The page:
One of the books from graduate school that powerfully impacted me was “Blaming the Victim”. I was in a class where I focused my work on shame—collective and individual—and got deeply immersed in how we tend to blame the victim as a way to validate our beliefs and actions. The impact of that class, and particularly the above book, has never left me. It started me on a 40+ year journey of tracking my own internal process of judging and blaming, catching myself when I can and challenging my own rationalizations about what’s happening to people locally and around the world. Even with this practice, I know that there are countless times when I engage in blaming the victim, unaware of my own biases and limiting beliefs.
As I watch the current situation in the United States—and we are not alone in our mistreatment of people we consider to be “other”—I not only feel deep heartache and distress, but am also keenly aware of how vividly a “blaming-the-victim” mentality seems to have captured the minds of those in power. That this stance lacks empathy goes without saying. The deeper problem is that blaming victims allows us to remain unaware of our privilege, of our seemingly justifiable disconnection from the suffering of others. Read More “716th Week: Blaming the Victim”
I ended last week’s practice with a suggestion to come back to the present moment and to this current breath as a way to manage some of the stress of this time in our collective lives.
One of the practices that I used to teach in the Somatic Experiencing® trainings was to invite people to notice how they “add fuel to the bonfires of activation”. Many of us have grown up in cultures that don’t focus on tracking how we allow our thinking to drag us hither and yon, an experience that generates enormous amounts of suffering. In this time of the coronavirus pandemic, it’s more important than ever to be able to notice when we increase our suffering by allowing our fear-generated thoughts to dominate our attention and experience.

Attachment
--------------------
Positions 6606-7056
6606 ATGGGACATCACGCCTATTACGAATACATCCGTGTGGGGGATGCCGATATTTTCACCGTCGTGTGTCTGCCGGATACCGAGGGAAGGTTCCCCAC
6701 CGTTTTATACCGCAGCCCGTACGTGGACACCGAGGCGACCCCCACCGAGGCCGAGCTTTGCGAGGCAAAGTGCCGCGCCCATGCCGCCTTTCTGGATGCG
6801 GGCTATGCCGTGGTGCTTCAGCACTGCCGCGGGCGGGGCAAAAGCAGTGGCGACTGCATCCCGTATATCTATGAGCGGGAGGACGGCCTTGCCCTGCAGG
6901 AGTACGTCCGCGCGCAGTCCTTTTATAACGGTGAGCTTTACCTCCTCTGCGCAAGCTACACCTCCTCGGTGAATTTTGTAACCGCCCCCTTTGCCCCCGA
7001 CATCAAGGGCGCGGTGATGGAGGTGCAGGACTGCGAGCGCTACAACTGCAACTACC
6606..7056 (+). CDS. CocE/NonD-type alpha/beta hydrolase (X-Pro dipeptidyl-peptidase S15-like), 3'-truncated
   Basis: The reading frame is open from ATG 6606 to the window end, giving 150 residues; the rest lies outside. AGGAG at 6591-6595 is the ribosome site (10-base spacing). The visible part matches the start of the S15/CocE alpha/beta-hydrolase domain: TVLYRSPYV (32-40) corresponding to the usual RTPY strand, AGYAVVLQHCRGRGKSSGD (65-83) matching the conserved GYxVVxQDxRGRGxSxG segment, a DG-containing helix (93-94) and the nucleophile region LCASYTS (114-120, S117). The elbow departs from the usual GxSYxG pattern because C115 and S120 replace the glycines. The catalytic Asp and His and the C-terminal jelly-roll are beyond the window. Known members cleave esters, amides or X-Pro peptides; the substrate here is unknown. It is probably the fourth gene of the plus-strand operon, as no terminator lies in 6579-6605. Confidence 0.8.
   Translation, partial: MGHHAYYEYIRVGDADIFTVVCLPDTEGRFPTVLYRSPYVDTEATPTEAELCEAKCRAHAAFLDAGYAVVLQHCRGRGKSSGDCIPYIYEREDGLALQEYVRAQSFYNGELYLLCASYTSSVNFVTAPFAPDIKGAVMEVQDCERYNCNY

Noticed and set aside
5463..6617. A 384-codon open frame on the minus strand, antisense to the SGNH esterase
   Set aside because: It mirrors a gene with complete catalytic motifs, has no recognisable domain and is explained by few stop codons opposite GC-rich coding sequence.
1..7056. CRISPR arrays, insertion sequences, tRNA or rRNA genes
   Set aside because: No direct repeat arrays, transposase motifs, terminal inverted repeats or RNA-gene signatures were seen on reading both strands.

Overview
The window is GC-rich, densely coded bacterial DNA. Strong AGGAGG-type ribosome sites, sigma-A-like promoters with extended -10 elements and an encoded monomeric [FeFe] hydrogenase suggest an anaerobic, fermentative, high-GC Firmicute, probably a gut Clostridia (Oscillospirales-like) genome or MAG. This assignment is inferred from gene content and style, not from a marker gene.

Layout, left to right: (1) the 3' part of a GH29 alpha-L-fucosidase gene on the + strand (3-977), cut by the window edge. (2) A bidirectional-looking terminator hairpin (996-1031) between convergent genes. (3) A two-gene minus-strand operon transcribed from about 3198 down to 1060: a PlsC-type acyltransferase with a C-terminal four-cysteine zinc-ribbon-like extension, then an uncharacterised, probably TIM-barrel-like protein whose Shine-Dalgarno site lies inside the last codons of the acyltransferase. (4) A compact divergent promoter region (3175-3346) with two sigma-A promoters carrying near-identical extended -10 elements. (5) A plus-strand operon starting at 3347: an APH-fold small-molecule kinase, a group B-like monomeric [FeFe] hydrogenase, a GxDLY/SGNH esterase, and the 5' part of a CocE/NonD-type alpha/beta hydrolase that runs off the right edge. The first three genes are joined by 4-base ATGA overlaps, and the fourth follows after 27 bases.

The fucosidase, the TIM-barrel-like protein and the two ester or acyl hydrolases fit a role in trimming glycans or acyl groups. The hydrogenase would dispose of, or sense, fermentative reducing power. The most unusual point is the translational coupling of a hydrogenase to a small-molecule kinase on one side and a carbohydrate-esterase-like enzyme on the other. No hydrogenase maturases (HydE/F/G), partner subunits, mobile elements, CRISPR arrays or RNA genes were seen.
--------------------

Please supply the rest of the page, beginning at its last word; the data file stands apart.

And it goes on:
One of the practices that can be difficult but is powerfully important is to hold the intention to come back to the present moment, to the breath you’re taking right now, and to focus awareness on this breath, on this moment. In terms of self-talk, one of the things that’s helpful to say while doing this practice is something along the lines of, “In this moment, right here and right now, I’m okay enough.”Read More “782nd Week: This Breath, This Moment”
As I did my HeartMath practice this morning, I found that I could pretty reliably return to a coherent heart and internal sense of balance (which translates as a “green” response on the Inner Balance app), when I silently repeated the mantra, “I choose love”. Read More “Week 655: I Choose Love”